Interview with Roman paste-up artist Laika MCMLIV:
The street is the largest art gallery in the world, the most democratic, the most immediate and direct. Street art manages to portray the world in an almost instantaneous way, often synthesizing concepts for which rivers of words would be needed.
You work anonymously with a mask and keep your true identity a secret. Who is Laika? And where does your name come from?
The name Laika MCMLIV is a tribute to the little dog Laika, born in 1954, the first living being in space. The name has a double meaning because it embodies what has become my mantra: “point to space”, which implies never setting limits, but it is also a way to get out of my everyday self and look at things with detachment.
When I wear the mask, I deprive myself of the filters and preconceptions that I have, like everyone else, in everyday life. As I like to repeat, quoting Italo Calvino, “the shape of things is better seen in the distance”, and there is nothing further away than space by definition. When I wear the mask of Laika I feel as if I can see the world with greater objectivity because I observe it from far away.
On your website, you describe Laika MCMLIV as “a Roman gluer” who has been active since 2019. What themes and motifs do you deal with in your paste-ups?
Mainly I work with paste-ups, but in July I also painted a mural, and I paint in the studio on canvas or other media. One of the last drawings I pasted shows Mayor Virginia Raggi in combat gear. I drew it immediately after the eviction of Nuovo Cinema Palazzo, a self-managed cultural space in Rome for almost ten years, which was closed by the police a few days ago.
Over time I have put up posters with many characters on them, from Jovanotti to Greta Thunberg, from Salvini to Patrick Zaki and Giulio Regeni. I don’t set limits to the subjects I cover. What inspires me ends up on paper without too many restrictions.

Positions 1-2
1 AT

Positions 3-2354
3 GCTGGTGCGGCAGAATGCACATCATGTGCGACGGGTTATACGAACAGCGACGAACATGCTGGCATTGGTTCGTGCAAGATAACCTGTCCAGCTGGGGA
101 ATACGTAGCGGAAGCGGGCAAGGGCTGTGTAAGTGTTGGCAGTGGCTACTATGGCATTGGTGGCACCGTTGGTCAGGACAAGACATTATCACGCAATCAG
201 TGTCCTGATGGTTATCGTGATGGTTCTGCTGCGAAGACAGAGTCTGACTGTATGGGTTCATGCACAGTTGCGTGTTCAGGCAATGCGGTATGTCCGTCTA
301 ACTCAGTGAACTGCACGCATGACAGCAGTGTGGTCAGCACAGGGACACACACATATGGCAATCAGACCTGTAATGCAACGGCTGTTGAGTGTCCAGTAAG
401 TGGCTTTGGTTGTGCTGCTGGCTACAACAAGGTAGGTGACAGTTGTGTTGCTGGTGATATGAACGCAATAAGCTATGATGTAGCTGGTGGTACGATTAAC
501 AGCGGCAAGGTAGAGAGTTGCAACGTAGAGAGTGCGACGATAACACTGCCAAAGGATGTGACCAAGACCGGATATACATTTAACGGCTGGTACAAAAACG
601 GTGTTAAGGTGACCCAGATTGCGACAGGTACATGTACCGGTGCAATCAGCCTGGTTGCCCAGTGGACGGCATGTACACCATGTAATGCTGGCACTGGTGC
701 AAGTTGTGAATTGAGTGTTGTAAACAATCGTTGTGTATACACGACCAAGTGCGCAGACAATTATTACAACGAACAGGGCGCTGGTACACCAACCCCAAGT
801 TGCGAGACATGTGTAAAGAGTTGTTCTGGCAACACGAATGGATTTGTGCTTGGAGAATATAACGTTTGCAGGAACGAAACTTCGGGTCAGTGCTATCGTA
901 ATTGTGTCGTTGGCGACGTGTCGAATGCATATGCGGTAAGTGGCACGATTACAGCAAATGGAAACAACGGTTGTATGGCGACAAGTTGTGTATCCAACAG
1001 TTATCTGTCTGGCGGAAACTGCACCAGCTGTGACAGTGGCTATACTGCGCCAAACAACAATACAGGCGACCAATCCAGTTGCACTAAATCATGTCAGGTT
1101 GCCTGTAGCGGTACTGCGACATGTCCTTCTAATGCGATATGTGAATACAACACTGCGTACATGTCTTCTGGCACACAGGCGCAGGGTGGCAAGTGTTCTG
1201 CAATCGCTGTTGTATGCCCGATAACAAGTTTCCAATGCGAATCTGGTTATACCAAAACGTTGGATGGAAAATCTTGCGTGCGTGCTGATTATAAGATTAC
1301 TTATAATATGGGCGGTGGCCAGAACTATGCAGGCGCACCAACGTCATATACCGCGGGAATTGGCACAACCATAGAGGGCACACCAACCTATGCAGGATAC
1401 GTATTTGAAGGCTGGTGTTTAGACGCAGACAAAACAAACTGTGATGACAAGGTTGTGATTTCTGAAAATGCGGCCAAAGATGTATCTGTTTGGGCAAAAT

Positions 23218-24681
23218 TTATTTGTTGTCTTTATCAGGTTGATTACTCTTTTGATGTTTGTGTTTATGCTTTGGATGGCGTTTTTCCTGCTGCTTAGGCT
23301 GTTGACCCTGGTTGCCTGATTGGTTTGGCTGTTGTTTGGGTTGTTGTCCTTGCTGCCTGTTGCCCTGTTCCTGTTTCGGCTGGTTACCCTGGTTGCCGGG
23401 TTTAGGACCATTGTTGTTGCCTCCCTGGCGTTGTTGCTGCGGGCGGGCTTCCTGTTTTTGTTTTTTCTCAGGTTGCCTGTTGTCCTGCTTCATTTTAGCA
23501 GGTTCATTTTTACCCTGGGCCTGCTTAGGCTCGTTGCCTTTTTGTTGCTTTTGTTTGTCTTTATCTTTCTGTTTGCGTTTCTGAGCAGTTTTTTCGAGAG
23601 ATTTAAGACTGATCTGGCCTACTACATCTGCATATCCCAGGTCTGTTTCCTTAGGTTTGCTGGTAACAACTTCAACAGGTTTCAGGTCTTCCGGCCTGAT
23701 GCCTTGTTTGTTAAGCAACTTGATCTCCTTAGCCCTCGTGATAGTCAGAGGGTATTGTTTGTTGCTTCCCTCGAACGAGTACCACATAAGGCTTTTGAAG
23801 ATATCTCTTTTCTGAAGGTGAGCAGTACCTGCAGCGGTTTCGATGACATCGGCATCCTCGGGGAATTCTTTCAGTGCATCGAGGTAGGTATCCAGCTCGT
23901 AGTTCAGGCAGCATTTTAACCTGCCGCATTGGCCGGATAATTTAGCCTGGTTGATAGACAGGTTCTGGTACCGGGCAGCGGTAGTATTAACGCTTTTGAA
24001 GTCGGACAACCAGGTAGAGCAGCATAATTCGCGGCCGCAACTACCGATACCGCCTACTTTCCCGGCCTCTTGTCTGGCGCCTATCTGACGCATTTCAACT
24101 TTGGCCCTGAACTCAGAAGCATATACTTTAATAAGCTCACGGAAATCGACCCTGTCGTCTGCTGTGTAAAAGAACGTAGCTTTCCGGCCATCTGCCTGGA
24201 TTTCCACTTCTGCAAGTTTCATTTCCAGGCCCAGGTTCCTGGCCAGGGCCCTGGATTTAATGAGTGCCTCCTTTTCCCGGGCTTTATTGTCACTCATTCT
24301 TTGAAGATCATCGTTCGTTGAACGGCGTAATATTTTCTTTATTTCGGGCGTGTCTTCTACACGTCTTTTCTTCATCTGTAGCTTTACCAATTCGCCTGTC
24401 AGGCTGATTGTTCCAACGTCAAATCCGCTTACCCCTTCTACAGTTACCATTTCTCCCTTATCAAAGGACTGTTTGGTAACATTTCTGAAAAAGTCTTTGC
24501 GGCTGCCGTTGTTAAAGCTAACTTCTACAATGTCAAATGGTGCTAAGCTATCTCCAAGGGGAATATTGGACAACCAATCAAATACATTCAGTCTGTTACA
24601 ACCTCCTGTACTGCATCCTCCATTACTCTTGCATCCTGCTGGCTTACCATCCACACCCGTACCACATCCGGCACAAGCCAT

What does (street) art mean to you? How would you define your role as an artist?
The street is the largest art gallery in the world, the most democratic, the most immediate and direct. Street art manages to portray the world in an almost instantaneous way, often synthesizing concepts for which rivers of words would be needed. I find it very stimulating, and I will never give up the pleasure of wandering the streets to find the right location for one of my projects. I like that a person can “stumble” visually into something they did not expect to see there, perhaps even provoking angry reactions or outrage. Many of my works have been torn down after less than 24 hours, but that’s the beauty of the game. Urban art is alive and interacts with the city and its inhabitants.
What are the differences between you as a private person and your artistic figure, Laika?
There are many. The me behind the mask is very shy, reserved. Laika’s mask is made to protect my privacy and allow me to continue my life in an extraordinarily normal way, without being influenced by what I do when wearing the white mask and the red head cover.
When I am Laika I am much more brazen and even vain. I feel freer and more confident. Actually, this double identity is very stimulating because it brings out sides of me that I didn’t even know.
Do you work alone?
Yes, I tend to. The creative side is all in my bag. When I go out on the street it happens that there are other people from my crew with me, who are also among my best friends and give me a hand in the practical management of the project.
I am very open to collaborations with other artists, even if the desire to maintain anonymity at all costs does not help in this sense, unfortunately.
How would you describe the urban art scene in Rome? What differences do you see between Rome and other Italian or international cities?